WEDNESDAY, Sept. 5, 2018 (American Heart Association) — After correctly spelling the first word given to her at an eighth-grade spelling bee, Emma Baker walked back to her seat, sat down and promptly collapsed onto the shoulder of another young contestant.
Emma was in cardiac arrest.
The mother of another student was in the audience and happened to be an EMT. She immediately rushed to Emma’s aid. So did her school principal, a former firefighter. The two administered CPR until paramedics arrived to continue the rescue efforts, including using an AED to shock her heart.
It took 45 minutes.
Emma’s mom, Cate, was in Atlanta on business that day in January 2013. She was in her hotel room and had been texting with her daughter, who was excited about the spelling bee.
“Then, 15 minutes after texting with Emma, I get a phone call,” she said. “Her vice principal says, ‘Cate, there’s been an incident.’ And I said, ‘What did Emma do?'”
At that point, the vice principal explained that Emma hadn’t done anything wrong but was in medical distress. He asked Cate several questions about her daughter’s health history.
But, Cate said, he left out some big details.
“He didn’t tell me that she wasn’t breathing. He didn’t tell me that they were doing CPR,” Cate said. “He said, ‘You need to get someone here right away.’ And then he got off the phone.”
Cate contacted her company, which immediately put her on a private plane back home to Kansas. Emma went into a coma after the cardiac arrest.
“The doctors said there’s going to be major organ damage for her not having a heartbeat for 45 minutes,” Cate said. “They told us that if Emma did wake up, that she wouldn’t be the same Emma.”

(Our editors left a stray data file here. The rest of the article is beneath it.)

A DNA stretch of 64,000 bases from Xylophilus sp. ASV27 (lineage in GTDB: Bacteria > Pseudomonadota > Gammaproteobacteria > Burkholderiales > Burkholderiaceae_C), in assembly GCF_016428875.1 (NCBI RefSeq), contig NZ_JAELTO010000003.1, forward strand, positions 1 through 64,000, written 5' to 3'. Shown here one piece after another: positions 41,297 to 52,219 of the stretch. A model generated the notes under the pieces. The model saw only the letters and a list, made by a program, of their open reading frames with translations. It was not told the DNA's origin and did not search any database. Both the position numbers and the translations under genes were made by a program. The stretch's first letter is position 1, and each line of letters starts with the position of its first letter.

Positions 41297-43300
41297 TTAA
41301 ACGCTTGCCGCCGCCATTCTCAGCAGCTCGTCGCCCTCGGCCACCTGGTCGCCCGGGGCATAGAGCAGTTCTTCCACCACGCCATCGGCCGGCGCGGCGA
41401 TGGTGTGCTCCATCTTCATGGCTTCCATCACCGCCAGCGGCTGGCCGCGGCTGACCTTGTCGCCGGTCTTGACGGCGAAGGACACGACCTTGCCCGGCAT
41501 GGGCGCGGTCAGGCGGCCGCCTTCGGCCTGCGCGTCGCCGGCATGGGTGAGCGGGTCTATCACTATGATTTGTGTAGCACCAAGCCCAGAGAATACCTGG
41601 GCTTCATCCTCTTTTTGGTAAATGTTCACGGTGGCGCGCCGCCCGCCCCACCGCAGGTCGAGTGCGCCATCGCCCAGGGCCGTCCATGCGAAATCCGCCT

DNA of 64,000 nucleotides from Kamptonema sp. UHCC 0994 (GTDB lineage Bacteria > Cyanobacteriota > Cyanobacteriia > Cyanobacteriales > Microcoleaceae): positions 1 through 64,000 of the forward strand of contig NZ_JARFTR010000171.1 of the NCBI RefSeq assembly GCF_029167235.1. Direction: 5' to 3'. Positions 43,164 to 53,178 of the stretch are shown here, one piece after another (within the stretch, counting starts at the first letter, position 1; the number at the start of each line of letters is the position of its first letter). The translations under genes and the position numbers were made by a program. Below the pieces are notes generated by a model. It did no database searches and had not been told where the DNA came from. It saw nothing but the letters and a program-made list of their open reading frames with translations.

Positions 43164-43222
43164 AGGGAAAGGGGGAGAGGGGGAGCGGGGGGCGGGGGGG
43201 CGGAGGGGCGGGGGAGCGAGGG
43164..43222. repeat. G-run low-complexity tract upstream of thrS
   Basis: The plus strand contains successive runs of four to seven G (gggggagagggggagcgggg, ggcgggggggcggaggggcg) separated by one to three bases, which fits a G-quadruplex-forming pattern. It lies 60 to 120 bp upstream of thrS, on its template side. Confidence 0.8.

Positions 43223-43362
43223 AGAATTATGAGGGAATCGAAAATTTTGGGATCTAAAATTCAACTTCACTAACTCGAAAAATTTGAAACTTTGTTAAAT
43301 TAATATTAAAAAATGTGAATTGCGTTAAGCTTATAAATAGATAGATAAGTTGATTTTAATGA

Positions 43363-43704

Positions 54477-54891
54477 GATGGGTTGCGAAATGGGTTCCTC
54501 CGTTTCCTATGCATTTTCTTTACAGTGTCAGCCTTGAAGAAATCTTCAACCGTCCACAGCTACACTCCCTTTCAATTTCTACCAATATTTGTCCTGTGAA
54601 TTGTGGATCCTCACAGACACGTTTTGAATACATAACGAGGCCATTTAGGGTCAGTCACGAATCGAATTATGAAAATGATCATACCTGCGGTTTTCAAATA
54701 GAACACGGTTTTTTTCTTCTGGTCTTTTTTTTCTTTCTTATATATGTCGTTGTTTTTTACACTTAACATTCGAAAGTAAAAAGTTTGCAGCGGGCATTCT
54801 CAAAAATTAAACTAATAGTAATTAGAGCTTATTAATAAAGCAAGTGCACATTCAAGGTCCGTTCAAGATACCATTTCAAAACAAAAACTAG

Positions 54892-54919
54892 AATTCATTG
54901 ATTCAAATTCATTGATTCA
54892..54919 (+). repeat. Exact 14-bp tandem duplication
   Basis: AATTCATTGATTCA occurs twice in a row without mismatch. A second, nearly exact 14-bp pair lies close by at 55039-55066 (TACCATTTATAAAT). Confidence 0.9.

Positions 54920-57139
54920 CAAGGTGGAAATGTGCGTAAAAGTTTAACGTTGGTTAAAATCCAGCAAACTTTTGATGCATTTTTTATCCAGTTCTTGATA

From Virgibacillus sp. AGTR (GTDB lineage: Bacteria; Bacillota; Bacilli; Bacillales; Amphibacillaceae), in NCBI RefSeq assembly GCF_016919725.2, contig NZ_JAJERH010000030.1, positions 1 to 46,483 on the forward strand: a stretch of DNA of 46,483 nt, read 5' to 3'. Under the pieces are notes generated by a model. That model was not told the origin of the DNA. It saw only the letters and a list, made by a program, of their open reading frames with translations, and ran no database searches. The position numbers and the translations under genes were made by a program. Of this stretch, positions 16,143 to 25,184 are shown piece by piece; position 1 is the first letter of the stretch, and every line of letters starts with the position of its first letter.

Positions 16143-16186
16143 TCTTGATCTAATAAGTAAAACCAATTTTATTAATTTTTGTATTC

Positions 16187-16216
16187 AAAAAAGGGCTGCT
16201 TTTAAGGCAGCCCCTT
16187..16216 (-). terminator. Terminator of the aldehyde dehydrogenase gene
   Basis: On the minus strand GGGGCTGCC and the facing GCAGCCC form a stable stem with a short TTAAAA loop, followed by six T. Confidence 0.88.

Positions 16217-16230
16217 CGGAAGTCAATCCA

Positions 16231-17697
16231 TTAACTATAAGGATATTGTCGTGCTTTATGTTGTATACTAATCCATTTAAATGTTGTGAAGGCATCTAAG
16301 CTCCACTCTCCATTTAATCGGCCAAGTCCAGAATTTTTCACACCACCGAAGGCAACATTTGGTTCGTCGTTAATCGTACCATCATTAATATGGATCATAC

Doctors also told the family that she would have to learn many things all over again, even simple tasks like eating.
This proved to be the low point because, soon enough, things reversed course and began heading in a more positive direction.
“The first thing I remember,” said Emma, now 19, “is waking up in the hospital and them telling me I had to go to therapy.”
Cate knew things were going to be OK when the doctor told Emma she had to learn how to eat again, and she asked for french fries.
She chewed and swallowed them like any hungry teenager.
“This is a miracle,” the doctor said. “You’re fine.”
Other doctors would subsequently reach the same prognosis as Emma defied the odds.
A cardiologist told the family that Emma’s cardiac arrest was caused by catecholaminergic polymorphic ventricular tachycardia, a heart disease that has been linked to sudden infant death syndrome. The condition is characterized by an abnormal heartbeat, also known as an arrhythmia, that can be triggered by excessive physical activity or emotional stress.
An estimated 6,000 to 8,000 people under age 18 — and about 350,000 people in the U.S. overall — suffer cardiac arrests outside of hospitals each year. About one in 10 survives. However, their chances of survival can double or even triple if they receive CPR.
That’s why the Bakers have been active in spreading the word about Hands-Only CPR, promoting the lifesaving technique at schools, festivals and more. Hands-Only CPR requires only two steps: If you see a teen or adult collapse, call 911, then push hard and fast in the center of the chest, preferably to the beat of the disco song “Stayin’ Alive,” until help arrives.
Emma also encouraged her state legislators to make CPR training a mandatory requirement for high school graduation. In December, a unanimous vote of the Kansas Board of Education made it the 38th state to require CPR training in school.